New teacher Andrew Norris is fighting the rising tide of what would later become the future of the youth. “We are the future,” chants leader Stegman with his gang of punks. “I am your future,” he consistently tells Mr. Norris, and whodathunk he’d be correct? In “Class of 1984” (the prophetic remake of “Blackboard Jungle”) envisions a not too far future where the youth have all but spiraled out of control and our schools are now warzones with the potential for death at every turn. In 1982, “Class of 1984” was something of an exploitation revenge film, but decades later after utterly horrific accounts of school shootings, and students victimizing their teachers, “Class of 1984” is actually ahead of its time.
“Class of 1984” pictures a world where the teachers have all but given up as well as the authorities, the latter of whom are so beaten by regulations that protect minors from the law, that they seem almost reluctant to take on Peter Stegman and his gang of rapist, drug selling, vandals and their growing crime ring involving prostitution and murder. They rule their high school and keep everyone under a petrified state to the point where nothing is off limits to them. They run drug dealing circles in bathrooms, and are even allowed to assault teachers without so much as a scoff from the principal. We’re still in a world where the youth is protected by the laws that somewhat minimize the horror they’re capable of and Andrew Norris decides to fight the rising tide of what will become an inevitability. Norris is probably the last hold out in his ring of adults that have submitted to the notion that youth rule the world, now.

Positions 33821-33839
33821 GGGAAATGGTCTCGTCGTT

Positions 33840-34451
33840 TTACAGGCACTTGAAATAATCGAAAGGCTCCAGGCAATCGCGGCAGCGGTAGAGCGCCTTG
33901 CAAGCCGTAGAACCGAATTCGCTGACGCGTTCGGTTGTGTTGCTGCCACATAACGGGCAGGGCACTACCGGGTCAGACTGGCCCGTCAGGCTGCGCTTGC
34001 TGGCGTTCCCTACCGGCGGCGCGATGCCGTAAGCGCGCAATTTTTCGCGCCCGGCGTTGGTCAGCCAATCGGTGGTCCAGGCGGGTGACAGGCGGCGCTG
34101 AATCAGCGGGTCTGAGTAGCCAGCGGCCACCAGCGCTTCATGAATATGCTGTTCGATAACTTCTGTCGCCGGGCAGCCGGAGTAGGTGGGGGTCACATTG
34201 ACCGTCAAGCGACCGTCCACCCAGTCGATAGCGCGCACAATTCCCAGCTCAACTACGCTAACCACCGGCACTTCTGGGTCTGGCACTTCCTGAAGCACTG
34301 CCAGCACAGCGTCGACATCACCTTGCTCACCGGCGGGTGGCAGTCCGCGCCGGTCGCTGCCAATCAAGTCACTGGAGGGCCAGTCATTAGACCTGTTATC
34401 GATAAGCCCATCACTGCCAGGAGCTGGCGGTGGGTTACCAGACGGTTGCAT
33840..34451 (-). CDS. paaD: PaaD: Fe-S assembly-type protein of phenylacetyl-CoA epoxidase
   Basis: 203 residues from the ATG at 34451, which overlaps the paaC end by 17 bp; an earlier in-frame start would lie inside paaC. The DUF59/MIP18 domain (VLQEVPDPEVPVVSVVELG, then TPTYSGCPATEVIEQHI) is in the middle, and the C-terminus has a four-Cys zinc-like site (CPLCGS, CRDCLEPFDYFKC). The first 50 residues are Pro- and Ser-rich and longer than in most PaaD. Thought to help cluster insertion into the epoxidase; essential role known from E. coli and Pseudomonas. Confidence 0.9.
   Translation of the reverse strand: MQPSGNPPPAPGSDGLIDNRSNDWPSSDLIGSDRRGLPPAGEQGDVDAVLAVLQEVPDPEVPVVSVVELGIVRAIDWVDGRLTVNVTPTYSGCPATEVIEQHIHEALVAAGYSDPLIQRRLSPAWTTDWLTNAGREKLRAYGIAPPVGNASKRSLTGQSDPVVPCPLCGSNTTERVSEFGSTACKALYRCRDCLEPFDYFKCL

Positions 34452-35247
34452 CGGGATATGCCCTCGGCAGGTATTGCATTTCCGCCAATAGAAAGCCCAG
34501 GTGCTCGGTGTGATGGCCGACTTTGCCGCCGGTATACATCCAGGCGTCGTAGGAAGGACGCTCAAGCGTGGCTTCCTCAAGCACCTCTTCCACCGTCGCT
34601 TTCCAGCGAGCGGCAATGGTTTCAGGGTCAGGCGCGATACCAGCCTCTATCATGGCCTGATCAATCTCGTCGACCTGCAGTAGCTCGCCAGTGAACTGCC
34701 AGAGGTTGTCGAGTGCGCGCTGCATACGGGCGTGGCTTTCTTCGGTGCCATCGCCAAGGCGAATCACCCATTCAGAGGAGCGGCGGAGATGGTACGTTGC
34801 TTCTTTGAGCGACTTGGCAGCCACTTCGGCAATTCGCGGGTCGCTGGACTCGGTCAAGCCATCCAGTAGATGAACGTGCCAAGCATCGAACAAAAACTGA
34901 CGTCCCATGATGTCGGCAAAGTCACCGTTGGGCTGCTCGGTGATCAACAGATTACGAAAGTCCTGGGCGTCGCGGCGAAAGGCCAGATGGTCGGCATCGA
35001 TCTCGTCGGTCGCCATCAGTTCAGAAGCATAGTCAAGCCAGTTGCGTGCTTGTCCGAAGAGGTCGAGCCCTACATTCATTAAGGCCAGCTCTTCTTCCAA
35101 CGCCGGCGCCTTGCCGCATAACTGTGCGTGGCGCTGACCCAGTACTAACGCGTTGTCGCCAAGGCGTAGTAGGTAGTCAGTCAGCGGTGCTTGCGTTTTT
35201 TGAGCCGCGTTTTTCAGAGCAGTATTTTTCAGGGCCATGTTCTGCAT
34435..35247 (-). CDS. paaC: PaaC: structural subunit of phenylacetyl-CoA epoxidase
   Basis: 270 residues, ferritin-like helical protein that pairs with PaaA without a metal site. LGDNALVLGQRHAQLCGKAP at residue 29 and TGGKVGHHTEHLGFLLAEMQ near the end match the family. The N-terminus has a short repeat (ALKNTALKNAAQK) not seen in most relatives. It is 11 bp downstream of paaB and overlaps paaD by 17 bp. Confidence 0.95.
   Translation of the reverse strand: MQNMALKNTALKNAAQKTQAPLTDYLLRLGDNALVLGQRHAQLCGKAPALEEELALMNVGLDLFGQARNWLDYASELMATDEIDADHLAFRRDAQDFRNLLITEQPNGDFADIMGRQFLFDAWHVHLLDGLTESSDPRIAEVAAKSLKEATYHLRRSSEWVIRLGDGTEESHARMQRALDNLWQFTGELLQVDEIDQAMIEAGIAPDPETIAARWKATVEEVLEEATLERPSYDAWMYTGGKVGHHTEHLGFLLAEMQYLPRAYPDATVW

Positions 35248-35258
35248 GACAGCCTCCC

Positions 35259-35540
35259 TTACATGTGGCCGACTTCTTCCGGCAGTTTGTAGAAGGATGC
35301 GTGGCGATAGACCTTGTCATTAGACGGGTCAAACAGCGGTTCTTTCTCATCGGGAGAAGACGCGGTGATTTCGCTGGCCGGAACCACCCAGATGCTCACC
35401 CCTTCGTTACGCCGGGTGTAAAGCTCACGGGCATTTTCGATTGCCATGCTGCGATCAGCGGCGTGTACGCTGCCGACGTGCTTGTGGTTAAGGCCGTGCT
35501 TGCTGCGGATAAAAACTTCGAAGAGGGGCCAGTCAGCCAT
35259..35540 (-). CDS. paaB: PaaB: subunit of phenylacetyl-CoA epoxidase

One of the few allies that decide to fight the rising tide of Norris’ friend Terry Corrigan, who completely cracks after Stegman and his gang drive him one step too far. In what would become a normal occurrence much later, Corrigan brings in a gun to school and decide the only way he can keep his students under control is by putting them at gunpoint. It’s a harrowing and brutal scene that Roddy McDowall delivers with utter brilliance. Stegman is the picture of the modern youth who has all but given up even trying to work hard for a bright future and has submitted to slimy crimes and vicious acts of violence all while shielded by a mother oblivious to his persona on the streets. She waves around words like “lawsuit” and “assault” to Vincent Norris when he insists on explaining why Stegman is such a dangerous culprit.
Stegman also cockily brags to Norris that he’s untouchable mainly because in his world, he’s able to do whatever he wants so long as youth is on his side, and his parents coddle him. Despite being a brilliant pianist oozing with potential, Stegman instead seems hell bent on securing a future filled with crime and easy money, and quickly transforms from a potentially redeemable youth, to a loathsome monster who cashed in his future a long time ago and is beyond the point of no return. “Class of 1984” ratchets up its tension significantly when Stegman and co. sell to local students drugs, one of the students accidentally falls to his death. Knowing the accident is directly related to Stegman selling the pair the drugs, Norris races to convince someone to out Stegman, ending his reign of terror.
All the while, Stegman advances his own campaign of violence in an effort to protect himself from all liability from the death, knowing full well he can’t depend on his youth to bypass the law forever. Timothy Van Patten is definitely one of the most charismatic movie villains of all time, the epitome of punk anarchy and chaos who battles Norris who is more about order and maintaining some form of humanity, even when his friend is pointing a gun at Stegman’s face. Only in the climax when Stegman and Norris face each other leading to the final scene does Norris reveal the ugly result of a life led by Stegman and his gang. Perhaps all hope isn’t loss thanks to the horror witnessed. It’s a brutal and vicious result, but you take what you can get.